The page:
Tuesday, September 3, 2013

Review: Damaged Hearts in a Damaged World

Within every tragedy there is hope and love. But often they get overshadowed by the big picture. In Ryan Sprague’s Reach, we get to see a glimpse inside the hope and love in the aftermath of an infamous hurricane. Set in New Orleans in 2006, Reach follows exes Jordan and Lindsey as they try to rekindle a spark from the past while dealing with the tragedy of the present.
With Katrina as a backdrop, the real story is about our two exes reaching back for each other after both lose someone. When we learn Lindsay's husband is in a coma, we progressively learn it was a direct result of the hurricane. However without that tidbit, the main plot, lovers rekindling with the obstacle of a spouse in a coma, can easily be transported to any place. I mention this because anytime you use Hurricane Katrina as a focal point, it should be used fully. The dialogue exists without the hurricane. Perhaps having Lindsey live in a more storm stricken location or giving her a different ethnicity, the impact of Katrina would have been stronger and more prominent and not just a selling point. Now it seems as an after thought. With that being said, Sprague crafts some wonderful moments for his characters. Though one of the most questionable moments was the inevitable. When you learn it's a two-handler about former lovers, like any Lifetime movie, they're going to do it. But the true question is why Lindsey, who has been so devoted to her still "alive" husband, would risk everything before revealing the truth to Jordan. She goes though the play lamenting her love yet throws it away when it's her ex who's the real vulnerable one.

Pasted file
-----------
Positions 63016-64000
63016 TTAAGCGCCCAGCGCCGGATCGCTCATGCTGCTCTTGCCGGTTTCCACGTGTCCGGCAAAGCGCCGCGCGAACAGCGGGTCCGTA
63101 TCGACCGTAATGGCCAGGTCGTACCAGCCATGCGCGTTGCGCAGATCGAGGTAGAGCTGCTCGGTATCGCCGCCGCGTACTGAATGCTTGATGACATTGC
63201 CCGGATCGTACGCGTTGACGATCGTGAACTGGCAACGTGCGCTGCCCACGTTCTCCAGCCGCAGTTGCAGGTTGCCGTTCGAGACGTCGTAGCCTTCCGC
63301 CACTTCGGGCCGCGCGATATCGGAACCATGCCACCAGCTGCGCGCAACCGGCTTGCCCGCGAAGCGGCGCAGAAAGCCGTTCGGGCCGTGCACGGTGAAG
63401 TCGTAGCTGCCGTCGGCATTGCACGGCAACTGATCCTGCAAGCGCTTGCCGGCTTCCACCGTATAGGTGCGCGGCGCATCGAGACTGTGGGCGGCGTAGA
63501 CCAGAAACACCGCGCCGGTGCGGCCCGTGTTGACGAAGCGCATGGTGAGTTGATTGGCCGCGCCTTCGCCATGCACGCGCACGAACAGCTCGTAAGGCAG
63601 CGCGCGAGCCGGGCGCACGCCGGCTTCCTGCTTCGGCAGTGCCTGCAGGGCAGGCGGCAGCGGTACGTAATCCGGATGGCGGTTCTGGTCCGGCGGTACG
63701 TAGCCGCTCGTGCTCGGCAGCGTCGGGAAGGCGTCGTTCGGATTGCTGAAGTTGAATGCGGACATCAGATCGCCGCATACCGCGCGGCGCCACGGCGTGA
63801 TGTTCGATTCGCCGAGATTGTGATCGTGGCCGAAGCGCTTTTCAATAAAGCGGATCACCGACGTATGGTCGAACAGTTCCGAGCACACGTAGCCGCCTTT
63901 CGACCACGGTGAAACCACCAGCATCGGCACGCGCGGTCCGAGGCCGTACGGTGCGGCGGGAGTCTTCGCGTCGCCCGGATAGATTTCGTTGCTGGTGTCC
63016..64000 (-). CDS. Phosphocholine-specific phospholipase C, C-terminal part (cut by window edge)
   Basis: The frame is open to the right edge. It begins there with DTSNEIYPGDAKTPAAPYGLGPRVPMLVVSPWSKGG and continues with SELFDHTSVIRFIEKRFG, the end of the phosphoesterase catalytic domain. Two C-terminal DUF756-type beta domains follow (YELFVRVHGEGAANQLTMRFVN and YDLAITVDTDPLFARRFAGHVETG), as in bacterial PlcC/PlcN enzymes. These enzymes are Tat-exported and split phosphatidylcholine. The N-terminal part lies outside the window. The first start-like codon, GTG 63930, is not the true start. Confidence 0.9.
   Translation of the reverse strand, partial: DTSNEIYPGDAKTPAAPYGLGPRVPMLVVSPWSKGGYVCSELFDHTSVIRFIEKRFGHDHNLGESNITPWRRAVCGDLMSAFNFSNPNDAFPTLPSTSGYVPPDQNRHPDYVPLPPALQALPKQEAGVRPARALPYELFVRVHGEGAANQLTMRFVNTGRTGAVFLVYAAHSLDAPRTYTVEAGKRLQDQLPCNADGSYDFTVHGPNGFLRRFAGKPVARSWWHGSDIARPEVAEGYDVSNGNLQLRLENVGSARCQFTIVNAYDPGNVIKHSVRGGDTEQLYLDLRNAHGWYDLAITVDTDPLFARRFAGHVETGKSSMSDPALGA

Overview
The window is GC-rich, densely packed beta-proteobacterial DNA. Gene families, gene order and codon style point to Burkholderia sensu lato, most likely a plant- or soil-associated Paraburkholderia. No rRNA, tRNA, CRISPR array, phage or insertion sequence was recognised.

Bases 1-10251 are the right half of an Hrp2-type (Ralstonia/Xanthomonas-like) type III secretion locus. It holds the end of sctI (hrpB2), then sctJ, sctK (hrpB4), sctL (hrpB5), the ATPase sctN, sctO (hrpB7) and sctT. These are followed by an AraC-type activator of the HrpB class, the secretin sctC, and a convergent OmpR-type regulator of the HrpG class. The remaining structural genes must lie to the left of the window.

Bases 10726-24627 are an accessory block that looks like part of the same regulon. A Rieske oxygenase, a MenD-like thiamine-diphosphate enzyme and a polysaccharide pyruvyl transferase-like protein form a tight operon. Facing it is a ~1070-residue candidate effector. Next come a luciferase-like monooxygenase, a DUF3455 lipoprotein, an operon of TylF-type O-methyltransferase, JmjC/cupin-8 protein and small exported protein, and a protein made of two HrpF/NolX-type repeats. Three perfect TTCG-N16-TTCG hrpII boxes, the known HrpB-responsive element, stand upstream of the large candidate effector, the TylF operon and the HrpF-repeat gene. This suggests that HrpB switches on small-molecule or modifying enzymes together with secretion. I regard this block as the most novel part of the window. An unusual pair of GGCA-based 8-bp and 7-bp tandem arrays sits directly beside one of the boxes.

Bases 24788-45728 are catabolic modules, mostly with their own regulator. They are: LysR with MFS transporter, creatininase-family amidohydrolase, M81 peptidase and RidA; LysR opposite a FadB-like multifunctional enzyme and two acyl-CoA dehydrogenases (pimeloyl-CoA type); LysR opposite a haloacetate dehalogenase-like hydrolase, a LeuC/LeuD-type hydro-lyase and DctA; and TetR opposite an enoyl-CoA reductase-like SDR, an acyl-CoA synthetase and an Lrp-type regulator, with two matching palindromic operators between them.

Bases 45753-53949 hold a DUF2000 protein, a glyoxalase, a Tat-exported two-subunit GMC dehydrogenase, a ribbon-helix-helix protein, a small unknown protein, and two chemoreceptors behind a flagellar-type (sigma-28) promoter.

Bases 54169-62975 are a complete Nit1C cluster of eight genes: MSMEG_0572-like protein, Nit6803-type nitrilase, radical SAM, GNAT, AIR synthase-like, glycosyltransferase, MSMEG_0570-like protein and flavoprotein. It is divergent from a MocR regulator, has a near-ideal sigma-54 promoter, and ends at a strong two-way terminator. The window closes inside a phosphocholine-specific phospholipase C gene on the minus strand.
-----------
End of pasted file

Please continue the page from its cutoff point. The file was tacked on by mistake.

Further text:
Actors Christo Grabowski and Emily Tuckman did a fine job navigating Sprague's world as Jordan and Lindsey respectively. Grabowski played the determined Jordan with heart. Tuckman's Lindsey was whiny throughout but showed her bite when she went toe to toe with Grabowski. It was in those battle scenes when the two displayed their moments of chemistry for the majority of the piece it felt contrived. Director Jennifer Sandella establishes the world of the play nicely in the tricky space. She focuses our attention to the history between Lindsey and Jordan allowing us to feel the tension until all inhibitions are lost. Luckily for the piece, the space they were in translated into an empty loft atmosphere as the acoustics in the theater were quite echoey. Though the set didn't scream New Orleans, the preshow music set the mood.
Reach is not a Katrina play. The true heart of the play comes in exploring loss and grief and finding the person who can help you through it. But when you watch two characters you know are longing for the wrong person, you can’t help but put your palm to your forehead, especially when the big picture behind them is more interesting.